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How does Shakespeare present relationships between men and women in 'The Taming of The Shrew'?

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Introduction

How does Shakespeare present relationships between men and women in 'The Taming of The Shrew'? Shakespeare uses the relationships in the play in order to express his own views of society and the roles of men and women in the Elizabethan era. Through his portrayal of the two genders in the 'the Taming of the Shrew', in particular Petruchio and Katherina, Shakespeare demonstrates the idea that men are too dominant over the female race, and that women should be given a more contributory, and equal role in society. He does not explicitly show this, because it would have been seen as too diverse for 16th Century literature, but he does show parity as an underlying opinion in the play. A common motif in the play is the idea of money and wealth. This was seen as an important factor in life decisions such as marriage, particularly for men characters because, in the Elizabethan era, they owned all of their wife's belongings, riches and earnings, if any. Consequently marrying into wealth had a key part to play in happiness. In 'the Taming of the Shrew', this is apparent through Petruchio, and his marriage to Katherina. In the play, he is challenged to 'tame' her, and agrees to it because she is 'rich enough'. ...read more.

Middle

Katherina is also referred to as a 'falcon', which is again is a fierce animal, however, it is classed as a bird of prey so Shakespeare may have wanted to use this description in order to give Katherina status in the play over the other women. The fact that these ideas of her does not change Petruchio's mind implies that he may find it an attraction to her and that he may find it desirable for a woman to have a fiery personality. In which case, Shakespeare may be grounding his own implicit value of how he thinks women should be in a relationship. Another theme he uses would be piracy and sea imagery, where Petruchio again objectifies Katherina, but this time compares her to a 'swelling Adriatic sea', which gives the impression that she is violent and stormy. He also plans to 'board her', which again states that he is ready to 'tame' her despite of the way she is presented to be. But considering the sea is a natural aspect of the world, Shakespeare may be entailing the idea that Katherina's personality is also natural and although it may need taming slightly so that it is enjoyable, the energy she has should not be spoilt, as it is necessary in a relationship, which would infringe upon the social view of that time. ...read more.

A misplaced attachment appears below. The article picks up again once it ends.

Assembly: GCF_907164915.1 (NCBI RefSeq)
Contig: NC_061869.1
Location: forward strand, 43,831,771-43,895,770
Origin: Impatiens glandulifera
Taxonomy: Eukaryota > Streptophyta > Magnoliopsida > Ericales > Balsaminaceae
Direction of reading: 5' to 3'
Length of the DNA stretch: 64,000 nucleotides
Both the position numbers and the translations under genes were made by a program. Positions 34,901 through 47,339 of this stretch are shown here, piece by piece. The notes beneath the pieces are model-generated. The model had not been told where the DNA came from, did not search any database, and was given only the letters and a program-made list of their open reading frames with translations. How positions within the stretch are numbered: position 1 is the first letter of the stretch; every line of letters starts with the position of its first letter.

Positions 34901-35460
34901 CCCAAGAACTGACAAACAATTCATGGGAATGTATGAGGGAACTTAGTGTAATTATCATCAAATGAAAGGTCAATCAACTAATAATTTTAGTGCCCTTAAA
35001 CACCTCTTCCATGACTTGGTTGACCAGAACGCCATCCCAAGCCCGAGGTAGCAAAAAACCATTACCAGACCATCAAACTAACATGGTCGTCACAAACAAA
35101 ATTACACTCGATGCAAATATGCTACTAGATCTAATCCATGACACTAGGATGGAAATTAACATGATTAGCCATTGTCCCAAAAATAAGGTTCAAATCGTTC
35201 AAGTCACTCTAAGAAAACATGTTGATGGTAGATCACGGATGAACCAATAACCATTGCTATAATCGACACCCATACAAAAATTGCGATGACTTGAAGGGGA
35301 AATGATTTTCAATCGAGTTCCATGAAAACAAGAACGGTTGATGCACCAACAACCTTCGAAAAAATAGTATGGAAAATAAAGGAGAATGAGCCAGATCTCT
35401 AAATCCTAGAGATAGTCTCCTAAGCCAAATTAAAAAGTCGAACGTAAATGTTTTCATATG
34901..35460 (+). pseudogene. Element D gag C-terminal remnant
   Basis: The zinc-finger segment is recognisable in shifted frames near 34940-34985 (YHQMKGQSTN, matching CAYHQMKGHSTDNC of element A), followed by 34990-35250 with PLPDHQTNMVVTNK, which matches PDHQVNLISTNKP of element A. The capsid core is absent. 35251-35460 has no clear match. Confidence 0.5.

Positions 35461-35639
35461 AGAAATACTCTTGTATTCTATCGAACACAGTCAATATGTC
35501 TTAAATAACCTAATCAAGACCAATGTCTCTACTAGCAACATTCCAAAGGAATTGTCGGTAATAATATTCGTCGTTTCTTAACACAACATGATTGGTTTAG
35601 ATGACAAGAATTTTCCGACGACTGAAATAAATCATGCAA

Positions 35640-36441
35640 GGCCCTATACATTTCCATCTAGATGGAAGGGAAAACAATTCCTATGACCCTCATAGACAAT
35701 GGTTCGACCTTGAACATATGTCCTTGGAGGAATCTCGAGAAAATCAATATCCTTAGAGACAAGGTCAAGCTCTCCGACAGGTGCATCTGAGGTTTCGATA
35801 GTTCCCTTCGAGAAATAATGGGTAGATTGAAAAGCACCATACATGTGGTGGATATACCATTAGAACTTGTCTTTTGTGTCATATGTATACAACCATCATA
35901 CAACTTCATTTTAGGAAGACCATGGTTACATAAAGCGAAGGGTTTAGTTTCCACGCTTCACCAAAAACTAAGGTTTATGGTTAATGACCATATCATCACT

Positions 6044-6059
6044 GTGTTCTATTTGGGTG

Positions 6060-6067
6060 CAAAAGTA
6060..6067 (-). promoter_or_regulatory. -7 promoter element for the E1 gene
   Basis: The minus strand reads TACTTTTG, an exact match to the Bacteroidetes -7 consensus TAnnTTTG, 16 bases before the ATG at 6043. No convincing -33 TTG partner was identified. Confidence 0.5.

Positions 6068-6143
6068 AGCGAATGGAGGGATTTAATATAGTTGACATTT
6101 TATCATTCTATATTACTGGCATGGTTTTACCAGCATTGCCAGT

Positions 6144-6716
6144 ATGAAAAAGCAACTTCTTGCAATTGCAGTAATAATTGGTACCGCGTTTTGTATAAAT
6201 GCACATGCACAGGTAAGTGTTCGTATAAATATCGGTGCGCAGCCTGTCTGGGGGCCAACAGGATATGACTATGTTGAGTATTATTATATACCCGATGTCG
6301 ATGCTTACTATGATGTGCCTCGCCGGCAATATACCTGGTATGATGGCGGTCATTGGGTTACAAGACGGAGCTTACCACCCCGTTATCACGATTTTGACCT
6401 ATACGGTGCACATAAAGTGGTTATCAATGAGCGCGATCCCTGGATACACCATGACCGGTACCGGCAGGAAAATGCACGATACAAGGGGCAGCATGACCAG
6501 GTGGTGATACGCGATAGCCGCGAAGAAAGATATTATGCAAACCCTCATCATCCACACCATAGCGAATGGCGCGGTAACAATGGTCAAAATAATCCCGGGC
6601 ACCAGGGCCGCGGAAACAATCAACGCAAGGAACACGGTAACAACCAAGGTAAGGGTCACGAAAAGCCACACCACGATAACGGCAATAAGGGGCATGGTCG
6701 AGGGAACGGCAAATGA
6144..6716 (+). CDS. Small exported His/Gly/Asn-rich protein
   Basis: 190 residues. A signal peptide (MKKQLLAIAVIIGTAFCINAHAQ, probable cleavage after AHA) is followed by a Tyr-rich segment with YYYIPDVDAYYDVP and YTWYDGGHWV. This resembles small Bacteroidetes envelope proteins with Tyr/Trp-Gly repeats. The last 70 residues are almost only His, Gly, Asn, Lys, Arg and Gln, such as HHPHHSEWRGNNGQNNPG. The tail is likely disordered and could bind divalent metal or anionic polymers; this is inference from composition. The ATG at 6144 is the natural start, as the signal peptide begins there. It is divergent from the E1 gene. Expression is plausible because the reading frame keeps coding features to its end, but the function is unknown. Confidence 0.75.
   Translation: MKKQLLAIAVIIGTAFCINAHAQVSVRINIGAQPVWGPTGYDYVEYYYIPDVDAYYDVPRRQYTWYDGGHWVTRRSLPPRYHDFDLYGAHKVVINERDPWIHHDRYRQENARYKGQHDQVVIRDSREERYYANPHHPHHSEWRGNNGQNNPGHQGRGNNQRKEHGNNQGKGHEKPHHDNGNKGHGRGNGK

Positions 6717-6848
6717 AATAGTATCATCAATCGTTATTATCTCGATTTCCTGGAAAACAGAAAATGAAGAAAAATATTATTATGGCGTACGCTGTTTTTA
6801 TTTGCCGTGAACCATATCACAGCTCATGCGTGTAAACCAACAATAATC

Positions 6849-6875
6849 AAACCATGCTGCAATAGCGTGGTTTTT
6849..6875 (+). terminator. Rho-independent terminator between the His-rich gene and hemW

Conclusion

A balance of fulfilment may have been Shakespeare's motive to have Katherina finally tamed, as it displays the idea that marriage is a completion of two people. Also by having her tamed at the end, Shakespeare has kept Katherina's confident character but directed it away from men, and more at the 'peevish' and 'sullen' married women whom she is 'ashamed' of. The effect of this is that although men are too dominant in his society, Shakespeare wants women to still appreciate them as well as being appreciated themselves, which in his observation, is the key to a happy marriage and relationship. Overall, Katherina is used in the play as the controversial woman who challenges the stereotypical ideas of relationships and the roles of women, while Petruchio is the comical, triumphant character who is idolised by the audience. He is the dominant of the two throughout the play, however toward the end a balance begins to take place. The play was written in order to demonstrate equality in marriage and highlight the issues in 16th century society around the differences between men and women, in a comical, light-hearted way to entertain and not arouse the audience. On the surface, Shakespeare supports the 'taming' of Katherina, but ultimately demonstrates an opinion that marriage should be a loving relationship that is equal. Demi Shorten English Literature AS Shakespeare Coursework ...read more.

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